Pingback: St Lucia Distillers 1931 | Rum Diaries Blog
Pingback: How to Start Reviewing Rums – Part 2 » The Lone Caner
Hi, enjoyed your review.just back from a foray to ski mont tremblant and into montreal for the main saq….so, chairmans reserve, admiral rodney,1st batch of 1931, plantation belize single cask, plantation barb 5yr, st.teresa 1796 all for bar replenishment as not available here in ontario…was hoping for an agrigole as it is a french leaning province but no luck! Few available and very dear.cheers
Cheers. That’s quite a haul! Enough case space?
Pingback: Compagnie des Indes St. Lucia 13 | Rum Diaries Blog
Pingback: St Lucia Distillers Individual Distillates | Rum Diaries blog
Pingback: Secret Treasures Selection Privée St.Lucia Collection | Rum Diaries blog
Pingback: Duncan Taylor Single Cask Rum – St Lucia 2002 – Cask 5 | Rum Diaries blog
Pingback: Admiral Rodney St Lucia Rum Collection | Rum Diaries blog
“There are three different pot stills operating at St Lucia Distillers but common to all is the fact that the first distillation takes the spirit to around 70% abv with the second distillation taking it up to 80% abv.”
Are you sure about these percentages? That’s *extremely* high for a pot still distillation of a 7% abv solution. Could those be the column still numbers? 70% is definitely more in line with a column still distillation.
That being said, I do enjoy your site, very much. Cheers.
Evening. Thanks for the positive comment. Yeah they are confirmed figures directly from SLD. In fact there is information putting the output from the pot stills up to 85%. The thing to remember is that although all batch distillation, their John Dores have twin retorts and their Vendome has an attached column. The coffey column will output at approaching 94-95%. 70% from a column still would be very low rectification to produce a heavier column spirit therefore taking a lot of the nastier undesirable components through. They dilute down to around 63-64% which is their usual cask entry abv.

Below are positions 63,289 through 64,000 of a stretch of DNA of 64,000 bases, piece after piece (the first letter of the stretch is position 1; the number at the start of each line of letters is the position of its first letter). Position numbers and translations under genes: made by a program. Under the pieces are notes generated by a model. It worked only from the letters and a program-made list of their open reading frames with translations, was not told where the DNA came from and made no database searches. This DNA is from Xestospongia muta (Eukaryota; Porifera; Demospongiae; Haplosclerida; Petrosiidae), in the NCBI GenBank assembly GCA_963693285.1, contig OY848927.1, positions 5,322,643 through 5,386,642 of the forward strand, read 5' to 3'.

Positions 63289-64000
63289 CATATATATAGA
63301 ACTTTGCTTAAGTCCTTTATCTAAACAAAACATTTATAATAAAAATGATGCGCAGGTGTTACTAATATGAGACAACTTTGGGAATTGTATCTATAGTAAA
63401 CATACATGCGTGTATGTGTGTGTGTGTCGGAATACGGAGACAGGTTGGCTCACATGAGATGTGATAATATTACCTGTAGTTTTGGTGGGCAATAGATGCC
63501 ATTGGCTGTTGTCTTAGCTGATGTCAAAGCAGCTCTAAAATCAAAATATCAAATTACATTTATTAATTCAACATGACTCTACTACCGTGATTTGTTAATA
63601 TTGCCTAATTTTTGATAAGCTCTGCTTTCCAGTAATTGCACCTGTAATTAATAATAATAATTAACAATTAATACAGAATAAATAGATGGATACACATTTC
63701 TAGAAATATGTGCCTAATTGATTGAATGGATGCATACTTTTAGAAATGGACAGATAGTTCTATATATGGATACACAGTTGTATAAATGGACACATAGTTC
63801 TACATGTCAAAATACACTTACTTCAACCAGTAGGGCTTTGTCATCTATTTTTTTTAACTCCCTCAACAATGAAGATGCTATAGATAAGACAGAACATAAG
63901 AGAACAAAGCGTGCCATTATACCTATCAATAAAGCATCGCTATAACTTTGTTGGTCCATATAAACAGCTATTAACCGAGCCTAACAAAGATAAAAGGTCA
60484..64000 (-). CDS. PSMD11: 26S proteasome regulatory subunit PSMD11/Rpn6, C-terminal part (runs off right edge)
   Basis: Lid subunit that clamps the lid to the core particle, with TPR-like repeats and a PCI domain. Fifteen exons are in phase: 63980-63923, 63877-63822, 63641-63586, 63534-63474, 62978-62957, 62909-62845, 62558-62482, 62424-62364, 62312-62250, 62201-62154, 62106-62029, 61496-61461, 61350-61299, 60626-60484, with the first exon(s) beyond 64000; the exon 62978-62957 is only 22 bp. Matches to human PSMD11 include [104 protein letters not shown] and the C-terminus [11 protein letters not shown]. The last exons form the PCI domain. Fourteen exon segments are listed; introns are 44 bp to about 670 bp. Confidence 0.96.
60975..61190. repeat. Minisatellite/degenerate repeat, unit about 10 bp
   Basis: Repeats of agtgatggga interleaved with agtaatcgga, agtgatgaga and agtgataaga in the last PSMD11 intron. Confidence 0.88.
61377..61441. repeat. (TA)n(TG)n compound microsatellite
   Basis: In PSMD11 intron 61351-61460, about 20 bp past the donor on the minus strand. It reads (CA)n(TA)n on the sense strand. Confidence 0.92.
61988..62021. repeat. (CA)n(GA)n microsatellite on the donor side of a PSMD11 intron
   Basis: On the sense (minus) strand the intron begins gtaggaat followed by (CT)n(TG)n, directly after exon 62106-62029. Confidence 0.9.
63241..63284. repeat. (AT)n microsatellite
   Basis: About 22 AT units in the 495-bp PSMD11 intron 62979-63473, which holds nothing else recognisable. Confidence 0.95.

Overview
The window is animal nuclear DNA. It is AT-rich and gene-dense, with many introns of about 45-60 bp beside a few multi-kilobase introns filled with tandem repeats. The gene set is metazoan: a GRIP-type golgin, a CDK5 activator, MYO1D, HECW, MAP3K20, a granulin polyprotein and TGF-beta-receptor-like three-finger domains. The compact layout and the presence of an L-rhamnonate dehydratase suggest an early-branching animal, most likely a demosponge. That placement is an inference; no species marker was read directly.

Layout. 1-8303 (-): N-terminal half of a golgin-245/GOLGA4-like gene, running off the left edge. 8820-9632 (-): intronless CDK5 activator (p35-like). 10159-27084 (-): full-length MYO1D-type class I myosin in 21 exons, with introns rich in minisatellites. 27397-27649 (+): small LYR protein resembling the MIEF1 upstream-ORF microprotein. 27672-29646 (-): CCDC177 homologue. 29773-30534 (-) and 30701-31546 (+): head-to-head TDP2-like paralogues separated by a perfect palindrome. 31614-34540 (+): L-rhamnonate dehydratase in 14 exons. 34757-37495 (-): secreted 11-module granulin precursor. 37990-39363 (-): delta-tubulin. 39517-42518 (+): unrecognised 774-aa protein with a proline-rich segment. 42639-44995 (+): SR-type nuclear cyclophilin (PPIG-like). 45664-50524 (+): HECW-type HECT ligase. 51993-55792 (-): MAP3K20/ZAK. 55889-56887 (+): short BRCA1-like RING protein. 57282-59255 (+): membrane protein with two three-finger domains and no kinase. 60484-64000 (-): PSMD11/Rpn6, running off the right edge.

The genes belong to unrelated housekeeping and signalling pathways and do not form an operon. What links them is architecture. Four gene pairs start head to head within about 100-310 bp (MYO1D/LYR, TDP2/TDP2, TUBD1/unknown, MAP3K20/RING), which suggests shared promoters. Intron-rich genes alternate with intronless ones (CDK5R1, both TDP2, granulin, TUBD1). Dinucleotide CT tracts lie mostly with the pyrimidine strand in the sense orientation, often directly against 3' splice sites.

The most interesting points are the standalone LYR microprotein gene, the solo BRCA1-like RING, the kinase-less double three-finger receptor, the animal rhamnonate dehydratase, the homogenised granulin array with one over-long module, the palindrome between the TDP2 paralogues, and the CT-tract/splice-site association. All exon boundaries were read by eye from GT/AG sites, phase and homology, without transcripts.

Ah – my apologies – somehow I missed the double retort detail. I’m glad to glean the extra detail about the column on the Vendome – interesting!
Re: 70%, I guess that struck me as an ‘artisanal’ column number because of Agricole (+ Armagnac, etc etc) column distillation vs. trad pot? I guess in this context 70% is low.
No worries. I mean, they don’t have to charge the retorts so that would affect the abv of each run. Distillation wise I think that agricole tends to come off lower, AOC states higher than or equal to 65% and no higher than 75% which would tally for Agricole, even non AOC I’d imagine.
I just visited the distillery in January, and was informed that they no longer use molasses from Guyana, but now source it from the Dominican Republic.
Apparently they cannot get enough supply with the proper timing from Guyana.